With one in six employees caring for an adult with disabilities or older family member this knowledge can be a great asset to employers. (Pew Research Center's Internet and American Life Project.) Learn more at this Employed Caregivers Link.
We hear all too often, "I wish I would have known about the ADRC sooner." Help us get the word out about how your ADRC helps seniors, adults with disabilities, and their caregivers make connections to services so they can Live their best possible life.
Watch this ADRC video and find out why Answers and Solutions Do Start Here. Then stop by or give us a call.
(To view information about ADRCs and the services it provides in American Sign Language click this ADRC-ASL link.)
Staff are dedicated to learning each person's story to provide them with options, advice and/or help connecting to services personalized to their unique situation. The ADRC serves as a clearing house for information and access to a wide range of services and their costs, including;
in-home supportive and nursing care
housekeeping and chore services
memory screening, dementia care
nutrition and home-delivered meals
assisted living & nursing homes
financial assistance through Medicare, Medicaid, FoodShare and
many other aging and disability benefit programs.
As the single point of access for publicly funded long-term care, ADRCs provide eligibility determinations and enrollment counseling for the state's (publicly funded) managed long-term care services. The ADRC provides consumers and their caregivers with the information they need to make cost effective and informed decisions and will advocate for them if they are denied services.
In addition four AddLife Centers (Green Bay, De Pere, Denmark, and Pulaski) offer a wide variety of educational, social and recreational activities. Presentations are offered from professionals on topics ranging from chronic conditions and taking medications to organizing your home and American History. Activities including cooking demos, cards, Wii Bowling, exercise classes, day trips, and more. At the Green Bay AddLife Center an exercise room with treadmill, stationary bikes, and weight equipment is very popular and offers a place to work out with peers. Or make a reservation and have lunch with friends any weekday at any of the centers.
Check out the links on the left to see the wide variety of the information we gather and the activities available for you to enjoy. Scroll down to subscribe to the AddLife News to keep up with what's happening and read interesting articles that pertain to you and your life.
We'd love to talk to you, call 920-448-4300, Monday - Friday, 8:00 a.m. - 4:30 p.m. Staff is available via phone, in our office or your home during business hours or by special appointment outside of our hours.
Like us on Facebook and get valuable information about caregiving. Post a question and read responses from other caregivers and professionals who will share their knowledge and experience. www.facebook.com/adrcbrowncountywiCommunity Services Database-211The ADRC in partnership with United Way 211 and the Crisis Center maintains this comprehensive data base of community services thatis a valuable online tool, available 24 hours a day-7 days a week. Anyone can receive the same 24/7 support via phone by dialing 2-1-1.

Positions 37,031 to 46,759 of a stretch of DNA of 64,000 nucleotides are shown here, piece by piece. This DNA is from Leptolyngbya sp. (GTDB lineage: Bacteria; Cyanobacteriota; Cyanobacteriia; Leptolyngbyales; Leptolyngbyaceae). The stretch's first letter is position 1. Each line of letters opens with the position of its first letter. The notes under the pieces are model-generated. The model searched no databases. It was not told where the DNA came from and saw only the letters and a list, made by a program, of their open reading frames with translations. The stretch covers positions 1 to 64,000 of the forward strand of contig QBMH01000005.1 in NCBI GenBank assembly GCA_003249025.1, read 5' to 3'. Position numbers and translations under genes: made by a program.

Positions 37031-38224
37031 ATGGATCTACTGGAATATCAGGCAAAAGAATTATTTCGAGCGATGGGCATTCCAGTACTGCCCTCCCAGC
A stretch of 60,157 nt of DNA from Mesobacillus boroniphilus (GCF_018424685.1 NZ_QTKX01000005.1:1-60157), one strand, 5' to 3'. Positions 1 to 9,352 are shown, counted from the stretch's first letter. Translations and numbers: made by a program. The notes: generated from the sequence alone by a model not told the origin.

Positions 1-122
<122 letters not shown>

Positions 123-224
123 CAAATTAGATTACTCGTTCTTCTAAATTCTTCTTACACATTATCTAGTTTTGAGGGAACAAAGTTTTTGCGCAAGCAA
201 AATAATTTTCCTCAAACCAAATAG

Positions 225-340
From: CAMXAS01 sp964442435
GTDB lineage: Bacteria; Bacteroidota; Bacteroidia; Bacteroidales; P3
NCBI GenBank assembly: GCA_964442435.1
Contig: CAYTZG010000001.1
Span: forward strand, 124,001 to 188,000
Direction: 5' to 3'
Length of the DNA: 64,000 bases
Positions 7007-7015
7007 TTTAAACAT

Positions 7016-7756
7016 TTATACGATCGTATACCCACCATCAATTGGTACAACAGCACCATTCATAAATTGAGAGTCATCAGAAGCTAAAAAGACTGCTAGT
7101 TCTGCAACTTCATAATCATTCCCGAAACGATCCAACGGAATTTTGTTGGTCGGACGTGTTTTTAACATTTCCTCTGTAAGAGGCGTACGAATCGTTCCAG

2016 Annual Report - 2016 was a busy year for the ADRC. Through it all we put the customers we serve first listening to them to assure we live our mission, vision, and values. Read the 2016 report ourtlining our commitment to our customers, collaborations, goals and accomplishments.
2016 Year end ADRC-Crisis Center-211 Trends, Unmet Needs Report -This report uses data collected through a collaborative effort between the Aging & Disability Resource Center (ADRC), Crisis Center and 211 of Brown County, WI. The intent is to demonstrate patterns of need in the Brown County community and to educate policy makers and the public about potential services gaps in order to mobilize change. The ADRC, Crisis Center, and 211 of Brown County represent agencies that have a mission to respond to consumers who are searching for needed services. All three agencies provide reliable, unbiased information and links to community providers who have valuable services to offer.
Poverty in Brown County: Progress Report 2015- This report is a result of year long work by the Bay Area Community Council, (BACC) Self Sufficiency Workgroup, which met with local experts to assess current conditions and opportunities. It updates progress since the 2007 BACC produced "Poverty in Brown County: The Urgency of Moving People to Self-Sufficiency". The 2007 report called for action in five areas - children, health care, housing, neighborhood services, and transportation. The updated report outlines what has happened in each of those areas since 2007 and provides recommendations based on conditions in 2015. Poverty continues to be a concern in Brown County as it has increased since 2007. "Poverty is affecting working people and their children, along with seniors who despite Social Security are ending up in poverty due to high expenses primarily medical costs" states Devon Christianson, ADRC Director. The updated report highlights the significant progress that has been made in addressing poverty since 2007, but stresses more needs to be done to remove the barriers that prevent people from getting out of poverty. The progress report will be discussed by several community groups this fall. The BACC report "Poverty in Brown County: Progress Report 2015 can be viewed online at bayareacommunitycouncil.org, Resources page. ADRC- AddLife programsoffer the opportunity for you to take a self-educated, proactive, and personal approach to your health and wellness. They Add-Laughter, Independence, Friends and Energy to your life!
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